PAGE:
Mothering Sunday in lockdown

The day started like any other but it wasn’t just another day. Mother’s Day in lockdown has come around once again. The first time it was all new, the strict rules meant the presents had to be dropped off at the doorstep. The day still fresh in my mind. It was a beautiful sunny day. The pandemic had been declared a few days previously. We didn’t know what we were getting ourselves into. A year on and the picture is clearer, but the end is still not quite within reach. 

The sun came out but didn’t look its happiest. The blossoms are making their appearances and to miss a walk means missing out on spring sights as the days progress. I listen to my favourite podcast of the moment as I walk my regular paths. ‘Fortunately’ on BBC sounds. Two of my favourite broadcasters having a conversation. The topics discussed turn into jovial natter, I burst out laughing and come back down to earth every now and again. The chill in the air and gusts of brisk wind makes the walk a bit more demanding than usual. The carpets of miniature daffodils lining the grass verge near the duck pond is now in full bloom. The spire of our local parish church forms the background while the willow trees mark the boundary of the pond. The willow branches wistfully sway in the wind, the lowest ones almost reaching the pond. From here they keep a watchful eye on the ducks and geese peacefully gliding on the pond waiting for the first visitors of the day. The reeds lining the pond form a barrier shielding the wildfowl from straying onto the churchyard. A toy patrol bike lay abandoned in the pond. I can imagine the child’s cries as his prized possession rolled into the pond. Was getting it out and cleaning it too much an effort for his parents or was it deliberately thrown in. Littering and fly tipping, banes of our lives and a blight on our countrysides.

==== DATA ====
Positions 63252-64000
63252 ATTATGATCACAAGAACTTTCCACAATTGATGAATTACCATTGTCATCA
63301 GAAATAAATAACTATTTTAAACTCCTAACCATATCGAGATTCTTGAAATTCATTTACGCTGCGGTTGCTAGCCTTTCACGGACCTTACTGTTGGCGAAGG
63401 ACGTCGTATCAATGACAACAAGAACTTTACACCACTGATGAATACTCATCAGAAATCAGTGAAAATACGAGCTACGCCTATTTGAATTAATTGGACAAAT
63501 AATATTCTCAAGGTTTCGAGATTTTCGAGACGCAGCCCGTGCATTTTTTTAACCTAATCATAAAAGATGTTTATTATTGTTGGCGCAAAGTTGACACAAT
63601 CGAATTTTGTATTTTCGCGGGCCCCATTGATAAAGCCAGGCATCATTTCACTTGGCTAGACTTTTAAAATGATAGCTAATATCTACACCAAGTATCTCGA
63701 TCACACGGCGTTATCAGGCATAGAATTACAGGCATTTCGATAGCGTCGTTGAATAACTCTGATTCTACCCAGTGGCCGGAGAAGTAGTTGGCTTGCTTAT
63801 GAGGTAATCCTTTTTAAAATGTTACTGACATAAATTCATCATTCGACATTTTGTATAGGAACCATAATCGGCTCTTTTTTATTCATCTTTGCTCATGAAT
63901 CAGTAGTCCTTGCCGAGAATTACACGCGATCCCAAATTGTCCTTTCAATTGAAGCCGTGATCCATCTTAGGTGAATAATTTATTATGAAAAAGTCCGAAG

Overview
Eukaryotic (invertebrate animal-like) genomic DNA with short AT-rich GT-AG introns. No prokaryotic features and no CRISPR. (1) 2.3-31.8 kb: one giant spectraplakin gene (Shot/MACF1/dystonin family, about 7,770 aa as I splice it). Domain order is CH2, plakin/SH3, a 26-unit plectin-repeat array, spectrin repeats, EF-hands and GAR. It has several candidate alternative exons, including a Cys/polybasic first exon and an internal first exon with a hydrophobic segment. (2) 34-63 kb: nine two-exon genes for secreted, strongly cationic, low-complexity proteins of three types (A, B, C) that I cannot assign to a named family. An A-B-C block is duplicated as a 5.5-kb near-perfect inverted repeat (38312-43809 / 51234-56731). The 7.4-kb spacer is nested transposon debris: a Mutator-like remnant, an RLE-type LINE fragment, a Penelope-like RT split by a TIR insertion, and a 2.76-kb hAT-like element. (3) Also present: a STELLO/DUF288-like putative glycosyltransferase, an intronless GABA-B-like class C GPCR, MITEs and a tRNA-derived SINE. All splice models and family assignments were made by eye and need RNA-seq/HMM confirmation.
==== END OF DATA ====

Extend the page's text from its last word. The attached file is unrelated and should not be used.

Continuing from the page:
The blossoms mark the beginnings of Spring. Streets lined with cherry blossoms ranging in tone from white to dark pink, grass verges dotted with crocuses and rows of daffodils, blackthorn hedgerows sprouting white flowers, the winter hibernation is over. The birds are getting excited, their chirps getting louder. I should put my earphones away and listen to nature, but the banter makes me feel like I am amongst friends. When I get back, the children are waiting with their home made cards. Lakshmi has bought a bunch of daffodil buds for me. Lavinia runs up and gives me her usual warm hug. Kavitha and Huw have brought some pub takeaway food. We could have had that picnic in the garden if the weather was on our side but that will have to wait. It’s been a long time since we’ve enjoyed a Sunday roast. The children run around. Their shrieks and screams getting louder as they play and argue with each other. I take my time and enjoy the roast. It isn’t just any other day, it is Mothering Sunday, I sit back and make the most of it. 

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